As part of the settlement, TracFone has entered into an improvement plan agreement with the Enforcement Bureau.

Wireline Bureau grants more rip and replace extensions 

The FCC’s Wireline Competition Bureau announced in an order Wednesday that it has granted rip and replace extensions to Montana providers Triangle Telephone Cooperative Association Inc. and Triangle Communication System Inc.

The rip and replace program requires service providers to remove and replace any equipment they use that was manufactured by Huawei Technologies Company or ZTE Corporation that were installed prior to June 30, 2020, because of security concerns. 

Triangle Telephone filed for an extension on October 18 and on November 10th, requesting an extension to replace the equipment by Map 29, 2024 as opposed to their original deadline of November 29 of this year.

Triangle Communications filed their request for extension on October 18 and November 16 of this year requesting for additional time up until July 13, 2024, as opposed to January 13, 2024. 

Both petitioners cited supply chain disruptions and delayed equipment delivery as factors preventing them from replacing existing equipment alongside poor weather conditions and a decreasing number of employees. 

Both providers were granted the extensions they had requested. 

Additional funding from Congress has been requested by president Joe Biden to finance the rip and replace program, as a report published by the Federal Communications Commission in July of 2022 noted that the program’s initial $1.9 billion would not be enough to support providers. 

In October of this year the FCC’s Wireline Bureau issued extensions to two other providers who cited that they were unable to completely replace the equipment due to lack of funding. 

Kansas awards $5 million to internet exchange point 

Kansas Gov. Laura Kelly on Wednesday announced that the state had awarded $5 million to help fund the construction of the first carrier-neutral internet exchange point at Wichita State University.

The construction of this carrier-neutral internet exchange point will allow for the operation of cloud services and streaming content networks to operate more efficiently alongside local and regional internet networks, explained a press release. 

The endeavor will be undertaken by Connected Nation, a Kentucky non-profit, and Hunter Newby, founder of Newby Ventures investment firm, working with them to build and operate the internet exchange facility. 

Tom Ferree, CEO of Connected Nation, said that the exchange point will support Wichita State and the economy well “by improving the entire regional broadband landscape — preparing Wichita, and Kansas more broadly, for the future evolution of the Internet and all that it will enable.”

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Broadband Roundup

NTIA Awards $13 Million from Wireless Fund, New Ritter CTO, Middle Mile in Virginia and North Carolina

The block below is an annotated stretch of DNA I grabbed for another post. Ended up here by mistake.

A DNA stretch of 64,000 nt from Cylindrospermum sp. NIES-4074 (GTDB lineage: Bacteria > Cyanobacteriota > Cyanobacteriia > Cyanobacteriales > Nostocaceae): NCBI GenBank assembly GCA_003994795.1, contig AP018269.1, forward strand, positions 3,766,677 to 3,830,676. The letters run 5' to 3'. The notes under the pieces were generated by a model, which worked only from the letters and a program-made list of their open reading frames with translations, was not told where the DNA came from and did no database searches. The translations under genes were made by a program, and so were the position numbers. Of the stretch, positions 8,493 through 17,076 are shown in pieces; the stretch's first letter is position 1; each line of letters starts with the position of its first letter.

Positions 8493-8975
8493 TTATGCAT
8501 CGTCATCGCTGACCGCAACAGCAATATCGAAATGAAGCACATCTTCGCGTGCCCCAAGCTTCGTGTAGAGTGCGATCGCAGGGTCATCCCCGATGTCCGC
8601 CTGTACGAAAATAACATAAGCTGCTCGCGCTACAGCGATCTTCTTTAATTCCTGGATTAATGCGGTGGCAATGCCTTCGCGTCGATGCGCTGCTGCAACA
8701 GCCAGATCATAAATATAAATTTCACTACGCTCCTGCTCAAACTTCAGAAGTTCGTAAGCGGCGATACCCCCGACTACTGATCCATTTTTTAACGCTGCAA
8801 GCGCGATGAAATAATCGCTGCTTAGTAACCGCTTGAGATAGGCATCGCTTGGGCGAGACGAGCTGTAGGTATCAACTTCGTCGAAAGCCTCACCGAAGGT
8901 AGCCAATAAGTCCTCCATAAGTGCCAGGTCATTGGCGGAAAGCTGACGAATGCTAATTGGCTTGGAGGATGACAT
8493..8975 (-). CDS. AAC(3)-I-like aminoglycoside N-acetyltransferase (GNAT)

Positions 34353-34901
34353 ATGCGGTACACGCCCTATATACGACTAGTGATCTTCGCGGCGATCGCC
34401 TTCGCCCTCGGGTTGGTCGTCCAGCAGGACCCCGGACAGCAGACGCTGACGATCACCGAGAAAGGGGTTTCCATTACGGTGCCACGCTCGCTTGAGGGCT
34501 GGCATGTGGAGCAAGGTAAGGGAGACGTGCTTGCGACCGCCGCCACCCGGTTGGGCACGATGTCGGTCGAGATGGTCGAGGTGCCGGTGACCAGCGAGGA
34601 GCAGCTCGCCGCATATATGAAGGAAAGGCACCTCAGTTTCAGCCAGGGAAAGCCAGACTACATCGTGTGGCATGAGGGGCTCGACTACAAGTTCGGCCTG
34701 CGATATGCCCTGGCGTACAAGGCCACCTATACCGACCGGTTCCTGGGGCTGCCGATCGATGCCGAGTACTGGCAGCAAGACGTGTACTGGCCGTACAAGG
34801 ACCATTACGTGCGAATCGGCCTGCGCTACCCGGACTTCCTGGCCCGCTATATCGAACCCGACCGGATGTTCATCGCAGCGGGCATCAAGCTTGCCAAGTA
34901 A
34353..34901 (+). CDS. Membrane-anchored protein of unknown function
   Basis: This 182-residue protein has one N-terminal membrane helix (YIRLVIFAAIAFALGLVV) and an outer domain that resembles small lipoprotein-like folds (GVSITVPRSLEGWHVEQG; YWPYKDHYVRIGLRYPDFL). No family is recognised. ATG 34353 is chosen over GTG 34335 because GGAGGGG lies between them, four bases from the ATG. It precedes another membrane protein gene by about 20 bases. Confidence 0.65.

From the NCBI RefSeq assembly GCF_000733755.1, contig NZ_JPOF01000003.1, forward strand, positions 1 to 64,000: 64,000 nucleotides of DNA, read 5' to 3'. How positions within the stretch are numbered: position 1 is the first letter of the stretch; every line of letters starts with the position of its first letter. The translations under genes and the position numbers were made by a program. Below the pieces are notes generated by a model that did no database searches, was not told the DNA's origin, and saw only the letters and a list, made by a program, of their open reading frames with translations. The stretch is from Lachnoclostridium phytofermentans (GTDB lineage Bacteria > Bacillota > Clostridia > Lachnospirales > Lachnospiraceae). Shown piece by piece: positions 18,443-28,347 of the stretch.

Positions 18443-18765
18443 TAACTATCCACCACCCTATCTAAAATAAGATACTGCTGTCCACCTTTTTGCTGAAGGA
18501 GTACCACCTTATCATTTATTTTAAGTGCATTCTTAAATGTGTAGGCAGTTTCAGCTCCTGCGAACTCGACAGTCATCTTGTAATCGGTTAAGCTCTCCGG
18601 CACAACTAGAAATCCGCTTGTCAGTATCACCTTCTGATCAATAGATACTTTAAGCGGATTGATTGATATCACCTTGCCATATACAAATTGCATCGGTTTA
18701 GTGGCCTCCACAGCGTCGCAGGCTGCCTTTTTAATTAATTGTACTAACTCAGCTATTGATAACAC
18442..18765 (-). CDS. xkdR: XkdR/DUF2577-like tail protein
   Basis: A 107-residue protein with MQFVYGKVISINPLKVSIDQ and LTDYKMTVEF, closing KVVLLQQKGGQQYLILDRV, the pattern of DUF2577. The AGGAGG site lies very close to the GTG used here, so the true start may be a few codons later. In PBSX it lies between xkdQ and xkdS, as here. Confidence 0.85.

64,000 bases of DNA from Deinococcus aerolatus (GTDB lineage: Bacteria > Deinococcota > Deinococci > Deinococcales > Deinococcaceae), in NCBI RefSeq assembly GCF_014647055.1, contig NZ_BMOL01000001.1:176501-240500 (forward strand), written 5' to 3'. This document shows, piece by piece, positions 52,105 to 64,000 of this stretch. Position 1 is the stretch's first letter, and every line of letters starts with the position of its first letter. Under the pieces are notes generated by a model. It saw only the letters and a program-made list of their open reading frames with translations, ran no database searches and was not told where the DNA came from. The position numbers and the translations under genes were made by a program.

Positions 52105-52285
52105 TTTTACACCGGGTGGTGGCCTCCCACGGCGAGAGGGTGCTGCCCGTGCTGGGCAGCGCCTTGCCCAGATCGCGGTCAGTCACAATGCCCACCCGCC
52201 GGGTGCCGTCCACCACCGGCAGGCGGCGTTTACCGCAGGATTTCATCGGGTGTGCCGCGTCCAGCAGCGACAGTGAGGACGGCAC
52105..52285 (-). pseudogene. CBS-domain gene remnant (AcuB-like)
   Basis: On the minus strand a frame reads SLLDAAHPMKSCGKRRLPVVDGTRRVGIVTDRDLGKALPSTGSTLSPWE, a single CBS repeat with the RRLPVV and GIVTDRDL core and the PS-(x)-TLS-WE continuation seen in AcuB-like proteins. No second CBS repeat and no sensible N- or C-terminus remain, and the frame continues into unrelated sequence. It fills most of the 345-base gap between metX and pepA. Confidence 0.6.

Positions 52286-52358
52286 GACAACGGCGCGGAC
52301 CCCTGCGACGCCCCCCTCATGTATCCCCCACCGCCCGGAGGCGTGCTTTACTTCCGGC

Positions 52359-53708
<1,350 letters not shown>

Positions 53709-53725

The NTIA has awarded $13 million to open network projects.



Photo of Victor Esposito from Ritter Communications.

November 28, 2023 – The National Telecommunications and Information Administration announced Tuesday that it is committing $13 million in grant funding from the $1.5 billion Public Wireless Supply Chain Innovation Fund. 

“The transition to open, interoperable wireless networks is now well on its way — bringing with it greater security, competition, and resiliency,” said NTIA Alan Davidson in a press release announcing the funding, adding the fund will accelerate the transition toward open and interoperable wireless by financially backing research and development. 

The seven projects that will be awarded funding are expected to improve the networks’ security, energy efficiency, and allow them to leverage AI to automate the network testing process. 

The fund is supported by the CHIPS and Science Act of 2022, which aims to invest in domestic manufacturing to improve national supply chain resiliency. 

Ritter Communications new CTO

Telecom service provider Ritter Communications announced Monday that Victor Esposito will serve as the company’s chief technology officer, after having served as its vice president of engineering and network operations. 

In his new role, Esposito will lead all of Ritter’s technology-related teams, read a press release. 

“[Victor] has the leadership, skills and drive to keep us and our customers on the cutting edge of innovation as well as maintaining the company’s steep growth trajectory,” said Ritter Communications president Heath Simpson. 

Esposito joined Ritter Communications in April of this year and will succeed Greg Sunderwood, who served as CTO position for 11 years.

Middle mile to be built in Virginia and North Carolina 

Mecklenburg Electric Cooperative announced Tuesday that it is partnering with Ciena, a networking systems service provider, to help install middle mile infrastructure to serve more than 31,000 customers in Virginia and North Carolina.  

MEC currently services 4,511 square miles in those respective states with its electric distribution system and is partnering with Ciena to deliver low-latency connectivity and aggregate operation technology to better broadband, explained a press release. 

“During our network deployment, we will pass tens of thousands of homes, businesses, and organizations, and we found it unthinkable to miss the opportunity to extend this fiber resource to our communities,” said Dwayne Long, vice president of information technology at MEC.